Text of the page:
As you can see, both of these trailers only have 2 function lights in the rear that will work as both your brake lights and your corresponding turn signal indicator lights. While this is perfectly legal, it minimizes the functions of the lights and decreases safety. For example, when you apply the brakes with the left turn signal on, the left light will flash while the right side light will stay lit indicating braking. You only have 1 brake light, 1 turn light, and no remaining running lights. This type of trailer is like shooting for a D on a test just to pass the class, as it only meets the bear minimum requirements for trailer lighting.
Trailer Wiring: 5 wire systems
5 wire trailer systems are scarce in the car/truck industry, but are common when it pertains to motorcycle trailers. The main reasons behind this is that it provides more lighting (which increases safety) and maintains the FULL functionality of tow vehicle lighting. A 5 wire trailer will have 3-4 function lights on the back of the trailer as opposed to just 2. Two of these lights will act as left and right turn signal indicator lights while the other one or two lights will be designated for brake lights. This means that the brake lights will work independently from the turn signal lights. Using the same example as above, when you apply the brakes with the left turn signal on, the left turn light will flash, the right turn light will remain as a running light, and the brake light(s) will stay lit while the brakes are applied.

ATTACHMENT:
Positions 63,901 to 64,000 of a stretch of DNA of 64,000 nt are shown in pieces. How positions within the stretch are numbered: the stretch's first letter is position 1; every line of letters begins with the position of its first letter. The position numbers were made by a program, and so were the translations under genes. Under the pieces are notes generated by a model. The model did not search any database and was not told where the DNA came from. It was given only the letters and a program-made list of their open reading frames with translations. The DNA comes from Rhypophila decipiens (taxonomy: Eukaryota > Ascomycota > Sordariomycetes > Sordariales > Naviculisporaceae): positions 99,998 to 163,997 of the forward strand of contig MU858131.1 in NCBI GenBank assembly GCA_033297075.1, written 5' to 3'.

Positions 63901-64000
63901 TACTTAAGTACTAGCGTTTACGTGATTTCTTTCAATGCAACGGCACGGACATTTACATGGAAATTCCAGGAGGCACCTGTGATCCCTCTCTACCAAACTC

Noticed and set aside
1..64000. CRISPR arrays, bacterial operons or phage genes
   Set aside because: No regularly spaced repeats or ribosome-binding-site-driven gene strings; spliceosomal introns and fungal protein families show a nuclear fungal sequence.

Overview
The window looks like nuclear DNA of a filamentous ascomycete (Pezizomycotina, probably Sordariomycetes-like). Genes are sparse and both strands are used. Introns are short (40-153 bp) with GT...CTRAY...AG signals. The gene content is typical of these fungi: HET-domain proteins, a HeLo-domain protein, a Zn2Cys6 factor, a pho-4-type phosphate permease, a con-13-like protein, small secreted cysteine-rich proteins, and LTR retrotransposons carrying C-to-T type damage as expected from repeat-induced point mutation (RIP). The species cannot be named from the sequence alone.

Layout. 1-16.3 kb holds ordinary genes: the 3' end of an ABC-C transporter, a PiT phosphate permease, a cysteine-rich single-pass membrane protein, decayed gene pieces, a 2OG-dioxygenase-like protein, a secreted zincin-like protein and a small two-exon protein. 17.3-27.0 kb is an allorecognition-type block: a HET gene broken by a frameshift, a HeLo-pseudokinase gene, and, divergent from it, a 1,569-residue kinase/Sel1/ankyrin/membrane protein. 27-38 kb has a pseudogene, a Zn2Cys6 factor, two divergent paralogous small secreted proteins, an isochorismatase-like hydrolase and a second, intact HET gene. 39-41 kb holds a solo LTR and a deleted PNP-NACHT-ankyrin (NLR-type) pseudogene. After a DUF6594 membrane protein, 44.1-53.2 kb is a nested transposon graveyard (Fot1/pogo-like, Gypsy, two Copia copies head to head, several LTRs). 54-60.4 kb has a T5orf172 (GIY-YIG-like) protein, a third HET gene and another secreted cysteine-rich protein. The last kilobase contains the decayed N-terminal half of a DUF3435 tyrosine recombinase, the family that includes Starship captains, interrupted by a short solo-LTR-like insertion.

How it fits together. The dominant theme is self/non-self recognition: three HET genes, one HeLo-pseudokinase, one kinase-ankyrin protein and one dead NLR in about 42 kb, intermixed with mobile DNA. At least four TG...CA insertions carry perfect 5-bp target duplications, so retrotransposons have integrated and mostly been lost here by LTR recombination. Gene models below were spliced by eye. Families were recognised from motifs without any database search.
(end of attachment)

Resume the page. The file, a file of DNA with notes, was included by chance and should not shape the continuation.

Below are pictures of our Route 66 cargo trailer and a Mini Mate Camper, which both utilize a 5 wire lighting system.